During June's General Assembly at the denomination's headquarters in Louisville, Kentucky, delegates voted 317-208 to lift a ban on ordaining homosexuals. The action nullified a 1978 resolution prohibiting ordination of "self-affirming, practicing homosexuals." It also removed the requirement that ordained clergy are "to live either in fidelity within the covenant of marriage between a man and a woman, or chastity in singleness," which had been in place since 1997.
"In one stroke of the pen, the assembly threw out the church's historical position that sexual behavior is limited to a covenant marriage between a man and a woman," says Parker T. Williamson, chief executive officer of the Presbyterian Lay Committee, based in Lenoir, North Carolina.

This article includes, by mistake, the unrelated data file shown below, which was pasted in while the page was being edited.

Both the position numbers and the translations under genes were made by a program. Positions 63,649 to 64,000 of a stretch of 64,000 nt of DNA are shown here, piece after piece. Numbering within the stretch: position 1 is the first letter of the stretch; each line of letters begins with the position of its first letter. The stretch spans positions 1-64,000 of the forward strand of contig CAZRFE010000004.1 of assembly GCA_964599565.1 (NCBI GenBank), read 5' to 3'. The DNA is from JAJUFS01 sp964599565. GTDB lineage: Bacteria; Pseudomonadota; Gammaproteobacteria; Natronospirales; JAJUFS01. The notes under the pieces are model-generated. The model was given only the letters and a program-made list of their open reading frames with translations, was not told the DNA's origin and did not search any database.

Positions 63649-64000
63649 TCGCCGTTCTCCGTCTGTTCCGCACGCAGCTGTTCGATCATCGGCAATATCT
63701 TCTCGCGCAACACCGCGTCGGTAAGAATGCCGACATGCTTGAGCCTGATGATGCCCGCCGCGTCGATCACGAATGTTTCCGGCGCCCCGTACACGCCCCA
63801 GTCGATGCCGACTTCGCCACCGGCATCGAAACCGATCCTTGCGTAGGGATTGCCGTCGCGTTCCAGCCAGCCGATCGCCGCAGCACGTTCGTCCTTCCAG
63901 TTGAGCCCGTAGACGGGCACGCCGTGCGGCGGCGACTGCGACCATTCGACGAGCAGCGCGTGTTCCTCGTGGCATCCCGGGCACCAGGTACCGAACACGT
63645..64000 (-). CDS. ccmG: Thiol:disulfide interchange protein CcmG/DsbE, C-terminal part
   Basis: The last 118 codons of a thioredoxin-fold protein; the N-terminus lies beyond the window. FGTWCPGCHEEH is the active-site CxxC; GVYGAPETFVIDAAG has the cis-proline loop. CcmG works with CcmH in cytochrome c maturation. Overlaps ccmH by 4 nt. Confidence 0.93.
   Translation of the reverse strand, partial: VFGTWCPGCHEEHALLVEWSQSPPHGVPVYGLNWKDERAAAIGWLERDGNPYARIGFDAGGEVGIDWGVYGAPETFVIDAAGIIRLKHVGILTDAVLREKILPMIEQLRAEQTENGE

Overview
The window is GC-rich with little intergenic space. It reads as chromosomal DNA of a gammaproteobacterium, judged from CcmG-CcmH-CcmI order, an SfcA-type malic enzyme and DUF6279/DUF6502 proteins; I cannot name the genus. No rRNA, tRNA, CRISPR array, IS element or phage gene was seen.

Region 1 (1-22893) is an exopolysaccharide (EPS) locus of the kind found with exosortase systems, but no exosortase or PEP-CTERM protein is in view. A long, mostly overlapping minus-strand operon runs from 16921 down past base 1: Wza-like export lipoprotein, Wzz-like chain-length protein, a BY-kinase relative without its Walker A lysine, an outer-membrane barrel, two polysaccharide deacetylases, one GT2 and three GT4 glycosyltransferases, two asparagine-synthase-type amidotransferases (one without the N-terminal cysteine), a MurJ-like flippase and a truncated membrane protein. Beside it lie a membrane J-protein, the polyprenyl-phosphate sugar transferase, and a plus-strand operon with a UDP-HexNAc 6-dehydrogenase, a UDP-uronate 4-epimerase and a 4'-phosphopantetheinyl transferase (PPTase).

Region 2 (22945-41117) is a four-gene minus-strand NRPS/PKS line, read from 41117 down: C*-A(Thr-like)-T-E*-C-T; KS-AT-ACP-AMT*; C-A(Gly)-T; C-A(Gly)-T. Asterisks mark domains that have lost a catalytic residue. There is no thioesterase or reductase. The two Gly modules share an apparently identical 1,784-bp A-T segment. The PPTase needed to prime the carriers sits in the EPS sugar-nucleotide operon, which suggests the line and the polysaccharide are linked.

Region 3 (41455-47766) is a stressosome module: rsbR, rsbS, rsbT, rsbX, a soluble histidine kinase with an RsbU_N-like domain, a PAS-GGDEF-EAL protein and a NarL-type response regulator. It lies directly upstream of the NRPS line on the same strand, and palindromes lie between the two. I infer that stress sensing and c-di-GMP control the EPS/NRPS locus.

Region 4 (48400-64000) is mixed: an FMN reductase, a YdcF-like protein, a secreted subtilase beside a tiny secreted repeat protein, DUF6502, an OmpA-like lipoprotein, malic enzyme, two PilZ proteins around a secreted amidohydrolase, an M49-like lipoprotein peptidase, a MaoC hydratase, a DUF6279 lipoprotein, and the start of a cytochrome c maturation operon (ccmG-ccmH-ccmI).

But the resolution must be ratified by a majority of the 2.5-million-member denomination's 173 presbyteries. Last year the assembly voted to ban same-sex unions, but regional votes overturned the ban.
Newly elected moderator Jack Rogers, a retired San Francisco Theological Seminary professor, says it is appropriate for presbyteries to decide clergy ordination. At the national level, he says, the church should only establish standards on matters of salvation. Rogers, who called the debate on homosexuality the "Presbyterian civil war," believes the denomination eventually will agree that active homosexuals must be accepted into the clergy.
"The church went through the same thing with the role of women and slavery and segregation," ...1
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